While aging, giving birth, and menopause can cause pelvic dysfunction, Dunn insists none of these problems is a “normal” part of life that women just have to deal with. “Women don’t have to live with incontinence. It’s not a normal part of aging. That’s like saying getting obese is a normal part of aging,” she says.

Dyspareunia is a condition Dunn sees in young women. The first sign is often young girls who cannot insert tampons. Dunn educates patients that the problem is a tight muscle and not that something is wrong with them. “With pelvic floor, not everybody is born with the flexibility for tampons and intercourse,” she says. “The more we can make this a public conversation, the more women will know that the treatment is out there,” says Dunn.

Women who survive uterine or cervical cancer often suffer complications from chemotherapy and radiation. “The aftermath is they can’t have intercourse because the vaginal tissue is practically scarred closed. There’s physical therapy for that,” says Dunn.

Therapeutic treatments for pelvic floor issues are akin to any type of physical therapy. “Any research and data we have to treat skeletal muscles applies to the pelvic floor,” says Dunn.

The practice’s treatment approach involves looking at the body holistically, including the pelvic floor, bowel, and bladder. Therapists commonly recommend behavioral modifications and dietary changes. Other treatment strategies include identifying irritants to the bladder, looking at the patient osteopathically for joint alignment, and of course, examining the soft tissue and rehabbing the muscle for strength, flexibility, and endurance.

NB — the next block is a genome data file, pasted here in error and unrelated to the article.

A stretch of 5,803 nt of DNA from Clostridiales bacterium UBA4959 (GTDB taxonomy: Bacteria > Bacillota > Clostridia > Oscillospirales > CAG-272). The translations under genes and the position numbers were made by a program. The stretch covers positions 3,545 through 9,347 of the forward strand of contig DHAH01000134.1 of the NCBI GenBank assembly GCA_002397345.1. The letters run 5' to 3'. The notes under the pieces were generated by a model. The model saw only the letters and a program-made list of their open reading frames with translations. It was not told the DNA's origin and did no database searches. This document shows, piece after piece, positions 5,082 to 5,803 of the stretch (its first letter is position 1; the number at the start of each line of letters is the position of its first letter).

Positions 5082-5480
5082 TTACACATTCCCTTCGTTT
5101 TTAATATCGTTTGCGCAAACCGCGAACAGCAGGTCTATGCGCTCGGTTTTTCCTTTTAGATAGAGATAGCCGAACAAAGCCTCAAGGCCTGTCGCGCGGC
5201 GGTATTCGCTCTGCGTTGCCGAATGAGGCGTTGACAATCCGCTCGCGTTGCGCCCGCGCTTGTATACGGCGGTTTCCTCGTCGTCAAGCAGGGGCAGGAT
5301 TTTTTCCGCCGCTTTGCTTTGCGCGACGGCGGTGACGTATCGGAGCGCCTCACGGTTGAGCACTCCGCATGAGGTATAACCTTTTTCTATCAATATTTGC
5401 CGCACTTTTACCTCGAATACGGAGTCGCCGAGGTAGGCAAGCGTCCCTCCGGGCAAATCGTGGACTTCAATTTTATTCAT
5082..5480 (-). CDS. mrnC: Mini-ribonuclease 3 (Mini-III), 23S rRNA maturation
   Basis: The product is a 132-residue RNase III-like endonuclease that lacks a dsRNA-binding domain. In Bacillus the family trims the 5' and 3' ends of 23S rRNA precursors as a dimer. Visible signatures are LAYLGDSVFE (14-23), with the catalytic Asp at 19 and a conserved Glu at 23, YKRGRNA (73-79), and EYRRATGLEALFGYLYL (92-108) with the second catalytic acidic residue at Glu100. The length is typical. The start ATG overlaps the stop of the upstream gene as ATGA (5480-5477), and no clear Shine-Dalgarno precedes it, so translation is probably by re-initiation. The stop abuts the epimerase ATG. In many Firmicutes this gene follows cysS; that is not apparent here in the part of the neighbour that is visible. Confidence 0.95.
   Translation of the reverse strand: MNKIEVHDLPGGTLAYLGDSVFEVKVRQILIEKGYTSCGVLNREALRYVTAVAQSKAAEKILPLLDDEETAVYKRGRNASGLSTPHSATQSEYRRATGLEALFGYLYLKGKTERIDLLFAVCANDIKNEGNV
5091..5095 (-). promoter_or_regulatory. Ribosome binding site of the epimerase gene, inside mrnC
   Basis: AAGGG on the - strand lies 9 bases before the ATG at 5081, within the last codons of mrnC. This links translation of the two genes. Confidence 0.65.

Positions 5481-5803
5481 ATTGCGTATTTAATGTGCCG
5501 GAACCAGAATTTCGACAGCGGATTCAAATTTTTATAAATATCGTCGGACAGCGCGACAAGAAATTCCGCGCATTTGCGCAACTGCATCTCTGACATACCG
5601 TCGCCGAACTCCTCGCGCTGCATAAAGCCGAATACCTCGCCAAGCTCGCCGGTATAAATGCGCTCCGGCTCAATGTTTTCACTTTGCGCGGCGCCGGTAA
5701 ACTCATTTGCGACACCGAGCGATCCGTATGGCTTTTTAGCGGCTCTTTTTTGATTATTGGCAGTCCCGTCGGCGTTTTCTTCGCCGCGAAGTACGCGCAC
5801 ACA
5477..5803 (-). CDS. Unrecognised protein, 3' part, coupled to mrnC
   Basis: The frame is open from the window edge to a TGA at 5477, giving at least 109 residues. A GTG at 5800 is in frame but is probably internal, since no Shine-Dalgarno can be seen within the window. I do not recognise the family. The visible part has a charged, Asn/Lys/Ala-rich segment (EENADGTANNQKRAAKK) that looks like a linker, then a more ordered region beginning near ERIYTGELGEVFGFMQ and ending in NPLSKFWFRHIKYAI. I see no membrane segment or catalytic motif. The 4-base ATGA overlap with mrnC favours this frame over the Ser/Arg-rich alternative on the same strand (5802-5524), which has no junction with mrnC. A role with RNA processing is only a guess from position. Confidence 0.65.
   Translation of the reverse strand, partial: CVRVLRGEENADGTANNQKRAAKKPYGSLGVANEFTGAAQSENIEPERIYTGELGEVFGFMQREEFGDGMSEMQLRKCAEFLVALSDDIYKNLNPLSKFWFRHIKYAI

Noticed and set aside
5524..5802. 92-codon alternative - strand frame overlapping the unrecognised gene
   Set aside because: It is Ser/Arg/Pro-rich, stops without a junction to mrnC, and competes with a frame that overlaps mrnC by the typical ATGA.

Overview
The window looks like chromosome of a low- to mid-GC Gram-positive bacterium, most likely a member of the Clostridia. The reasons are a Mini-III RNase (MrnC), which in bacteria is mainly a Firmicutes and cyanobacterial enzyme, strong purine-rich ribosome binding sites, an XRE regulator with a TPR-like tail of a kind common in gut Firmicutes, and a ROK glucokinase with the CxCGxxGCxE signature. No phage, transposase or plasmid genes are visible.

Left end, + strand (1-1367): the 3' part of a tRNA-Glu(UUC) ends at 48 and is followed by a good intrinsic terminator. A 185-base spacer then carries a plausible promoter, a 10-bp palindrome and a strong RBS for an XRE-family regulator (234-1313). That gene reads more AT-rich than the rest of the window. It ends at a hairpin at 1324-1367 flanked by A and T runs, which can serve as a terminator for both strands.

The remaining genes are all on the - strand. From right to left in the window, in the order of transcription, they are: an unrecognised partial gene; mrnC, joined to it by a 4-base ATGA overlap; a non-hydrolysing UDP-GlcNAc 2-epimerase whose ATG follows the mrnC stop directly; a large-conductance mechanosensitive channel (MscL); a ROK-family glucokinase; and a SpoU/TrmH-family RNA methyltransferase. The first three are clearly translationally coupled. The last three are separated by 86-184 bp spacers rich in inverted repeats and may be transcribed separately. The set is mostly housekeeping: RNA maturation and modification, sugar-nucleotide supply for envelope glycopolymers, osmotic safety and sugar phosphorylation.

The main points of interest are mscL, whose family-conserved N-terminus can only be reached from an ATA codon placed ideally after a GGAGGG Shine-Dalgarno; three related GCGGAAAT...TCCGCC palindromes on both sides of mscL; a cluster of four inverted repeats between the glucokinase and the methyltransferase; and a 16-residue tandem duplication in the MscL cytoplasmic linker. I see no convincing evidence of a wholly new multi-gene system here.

Independently Owned, Insanely Life-Changing

The practice is owned solely by Dunn and is independent of the local health systems. “Everything is one-on-one with patients,” Dunn stresses. “The reason I stay independent is I don’t want to lose that.”

However the nature of Dunn’s services does require a team approach between physical therapist, referring physician, and consulting specialists. “I always say that treating the pelvic area is like a three-legged stool, and you take one leg away and stool is going to fall over. The three legs of that stool are the MD, the PT, and the third leg can either be a nutritionist or a psychologist, normally a psychologist,” says Dunn. The psychologist is critical to coping with the emotion tied to this area of the body.

With an already full schedule, Dunn’s future wish list includes Southern Indiana and Louisville South End locations. However, the challenge is finding qualified clinicians. To that end, the practice is a teaching facility, and Dunn guest lectures at the PT program at Bellarmine University in the hopes of inspiring PT students to pursue the specialty.

Dunn’s path to pelvic floor dysfunction has not only changed her life but is reaping positive results among her patients. This therapy can be “insanely life-changing,” she says, allowing patients to participate fully in life.